For today's Controversial Clash we go back more than 30 years to a very odd ending that came in a WBC Welterweight bout in the US. In one corner was a popular British fighter enjoying his second reign as a world champion, whilst the other corner played host to a Korean who is now probably best remembered for this one loss, than anything else he did in his career.
The controversial part here is the unique, and strange, ending, but before we get there lets just talk a little bit about the two men involved.
Yung Kil Jung (25-3-2, 17) Vs Lloyd Honeyghan (32-1, 21)
We expect very few fans will be familiar with Yung Kil Jung, unless you we a big fan back in the late 1980's with a great memory and remember this bout, from 1988, and his contest with Marlon Starling in 1989. And nobody willingly remembers that Starling bout. Jung was 24 coming in to this contest and had debuted way back in 1981 as a 18 year old. Despite mixed results early on, going 7-3-2 (4) in his first 12 bouts, he would go on to find his form and reel off 18 straight wins.
Those 18 wins for Jung not only saw him win the Korean and OPBF Welterweight titles but also saw him climb up the rankings on the back of notable victories against the likes of Seung Soon Lee and Nobuyuki Tabata. Sadly for him however his 30 fight career, up to this point, was spent entirely in Korea, and Korean fighters historically do not travel to the West with much success. Even when they are ranked #1 by the WBC, as Jung was.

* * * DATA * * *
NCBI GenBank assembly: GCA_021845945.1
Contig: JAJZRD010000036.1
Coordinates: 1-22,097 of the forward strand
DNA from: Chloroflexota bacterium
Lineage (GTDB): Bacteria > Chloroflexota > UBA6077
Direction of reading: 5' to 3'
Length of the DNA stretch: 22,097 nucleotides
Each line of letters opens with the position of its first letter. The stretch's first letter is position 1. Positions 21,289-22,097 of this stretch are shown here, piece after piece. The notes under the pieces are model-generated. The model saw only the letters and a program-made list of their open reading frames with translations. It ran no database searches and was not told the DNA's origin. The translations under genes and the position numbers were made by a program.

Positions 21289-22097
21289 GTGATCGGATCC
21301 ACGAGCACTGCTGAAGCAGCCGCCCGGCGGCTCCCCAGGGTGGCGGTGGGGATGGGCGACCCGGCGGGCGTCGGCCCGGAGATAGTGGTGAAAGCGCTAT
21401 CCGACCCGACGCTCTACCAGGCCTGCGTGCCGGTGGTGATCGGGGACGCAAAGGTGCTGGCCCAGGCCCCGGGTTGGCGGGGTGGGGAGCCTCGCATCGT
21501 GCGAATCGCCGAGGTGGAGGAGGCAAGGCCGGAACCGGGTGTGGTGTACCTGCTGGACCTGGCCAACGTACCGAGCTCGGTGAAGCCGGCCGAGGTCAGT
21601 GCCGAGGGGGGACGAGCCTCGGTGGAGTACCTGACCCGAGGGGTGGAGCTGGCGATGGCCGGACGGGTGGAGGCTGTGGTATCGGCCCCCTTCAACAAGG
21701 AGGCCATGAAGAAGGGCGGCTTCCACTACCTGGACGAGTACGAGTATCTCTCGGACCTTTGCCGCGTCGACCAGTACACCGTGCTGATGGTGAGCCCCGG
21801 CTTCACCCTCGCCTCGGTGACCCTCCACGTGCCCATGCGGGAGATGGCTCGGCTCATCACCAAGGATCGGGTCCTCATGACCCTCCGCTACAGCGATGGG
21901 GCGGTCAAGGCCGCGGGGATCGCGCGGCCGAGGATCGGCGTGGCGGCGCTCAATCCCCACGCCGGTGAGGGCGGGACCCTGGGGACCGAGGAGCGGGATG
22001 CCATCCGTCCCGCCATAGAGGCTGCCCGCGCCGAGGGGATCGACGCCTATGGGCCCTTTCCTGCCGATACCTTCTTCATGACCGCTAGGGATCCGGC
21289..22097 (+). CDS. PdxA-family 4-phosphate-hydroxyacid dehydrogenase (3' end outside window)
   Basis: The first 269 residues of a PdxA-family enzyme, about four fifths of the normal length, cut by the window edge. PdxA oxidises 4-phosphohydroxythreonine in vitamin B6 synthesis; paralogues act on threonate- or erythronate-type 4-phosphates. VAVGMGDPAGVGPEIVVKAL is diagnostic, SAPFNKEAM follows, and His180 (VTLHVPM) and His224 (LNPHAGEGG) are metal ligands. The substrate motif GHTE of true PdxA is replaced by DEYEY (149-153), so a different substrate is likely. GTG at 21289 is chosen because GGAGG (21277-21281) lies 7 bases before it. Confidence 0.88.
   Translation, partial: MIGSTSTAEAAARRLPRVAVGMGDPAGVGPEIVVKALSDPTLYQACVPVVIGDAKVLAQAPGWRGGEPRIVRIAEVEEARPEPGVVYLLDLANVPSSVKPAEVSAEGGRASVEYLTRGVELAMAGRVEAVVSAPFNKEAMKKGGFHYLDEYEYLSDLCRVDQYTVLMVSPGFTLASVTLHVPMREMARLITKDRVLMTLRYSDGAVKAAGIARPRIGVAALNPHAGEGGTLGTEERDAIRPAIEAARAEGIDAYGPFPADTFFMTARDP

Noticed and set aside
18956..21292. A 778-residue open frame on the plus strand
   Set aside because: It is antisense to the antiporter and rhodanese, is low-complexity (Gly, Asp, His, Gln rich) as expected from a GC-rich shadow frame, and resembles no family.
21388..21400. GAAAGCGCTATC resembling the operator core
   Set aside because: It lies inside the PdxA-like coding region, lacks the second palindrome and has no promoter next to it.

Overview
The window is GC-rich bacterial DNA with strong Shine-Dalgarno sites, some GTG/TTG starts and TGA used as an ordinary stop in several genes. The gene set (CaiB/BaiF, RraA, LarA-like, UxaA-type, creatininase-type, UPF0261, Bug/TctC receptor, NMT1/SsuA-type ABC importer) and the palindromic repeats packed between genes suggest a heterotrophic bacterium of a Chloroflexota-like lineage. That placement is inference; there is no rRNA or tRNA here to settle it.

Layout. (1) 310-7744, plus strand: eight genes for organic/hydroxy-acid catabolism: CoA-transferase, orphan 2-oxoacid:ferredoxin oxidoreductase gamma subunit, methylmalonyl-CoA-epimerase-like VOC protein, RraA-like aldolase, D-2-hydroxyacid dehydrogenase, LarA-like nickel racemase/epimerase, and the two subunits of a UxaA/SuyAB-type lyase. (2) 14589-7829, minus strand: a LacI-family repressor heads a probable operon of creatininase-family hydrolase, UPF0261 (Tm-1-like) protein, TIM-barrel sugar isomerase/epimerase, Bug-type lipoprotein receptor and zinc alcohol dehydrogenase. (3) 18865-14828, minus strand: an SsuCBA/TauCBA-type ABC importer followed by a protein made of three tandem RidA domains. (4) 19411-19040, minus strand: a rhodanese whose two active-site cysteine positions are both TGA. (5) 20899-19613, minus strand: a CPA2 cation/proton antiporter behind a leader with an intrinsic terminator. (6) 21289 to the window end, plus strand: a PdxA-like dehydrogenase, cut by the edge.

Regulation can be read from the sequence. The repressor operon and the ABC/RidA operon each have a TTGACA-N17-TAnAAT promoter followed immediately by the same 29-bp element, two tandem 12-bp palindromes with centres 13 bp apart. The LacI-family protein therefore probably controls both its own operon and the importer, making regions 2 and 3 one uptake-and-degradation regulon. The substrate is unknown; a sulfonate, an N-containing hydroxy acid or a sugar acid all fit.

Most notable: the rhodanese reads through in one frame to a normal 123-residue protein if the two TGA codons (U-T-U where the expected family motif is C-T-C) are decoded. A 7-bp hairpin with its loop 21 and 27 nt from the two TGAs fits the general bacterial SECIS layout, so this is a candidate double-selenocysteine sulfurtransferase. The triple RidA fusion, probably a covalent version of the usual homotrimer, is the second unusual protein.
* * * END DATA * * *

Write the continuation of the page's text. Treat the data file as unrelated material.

Britain's Lloyd Honeyghan had claimed European, British and Commonwealth titles before making a huge splash in the US with a massive upset win over Donald Curry to win the WBC, WBA and IBF Welterweight titles in 1986. The win, over the then 25-0 Curry, saw Honeyghan move to 28-0 and become the undisputed Welterweight champion. Sadly Honeyghan would lose the WBA title on political grounds, but would defend the WBC and IBF titles through to 1987, before losing the WBC title to Jorge Vaca, on a technical decision. The loss to Vaca saw the IBF strip Honeyghan, though he would reclaim the WBC title by stopping Vaca in a rematch 5 months after the loss.
Honeyghan's first defense after reclaiming the WBC title saw him take on Jung in Atlantic City, New Jersey. That was the same city that played hoest to Honeyghan for his career defining victory over Curry less than 2 years earlier.
The bout was rather fun from the off, but it was clear the men were on different levels in terms of technical ability. Honeyghan was the much more talented fighter. He was the quicker man and he had a real sharpness to his work. Jung however was the more physically imposing, pressing the action in the first 3 minutes, closing the distance and using his physicality and strength to bully and push around Honeyghan. Jung's work wasn't the tidiest, but it was clear he was there for there upset and there to rough up the champion.
In round 2 we began to see Honeyghan getting on his bike, using the ring, picking Jung off at range with his crisper, sharper punches.Jung was still throwing big bombs, but was taking more than he was giving and was looking marked up around the face by the end of the round.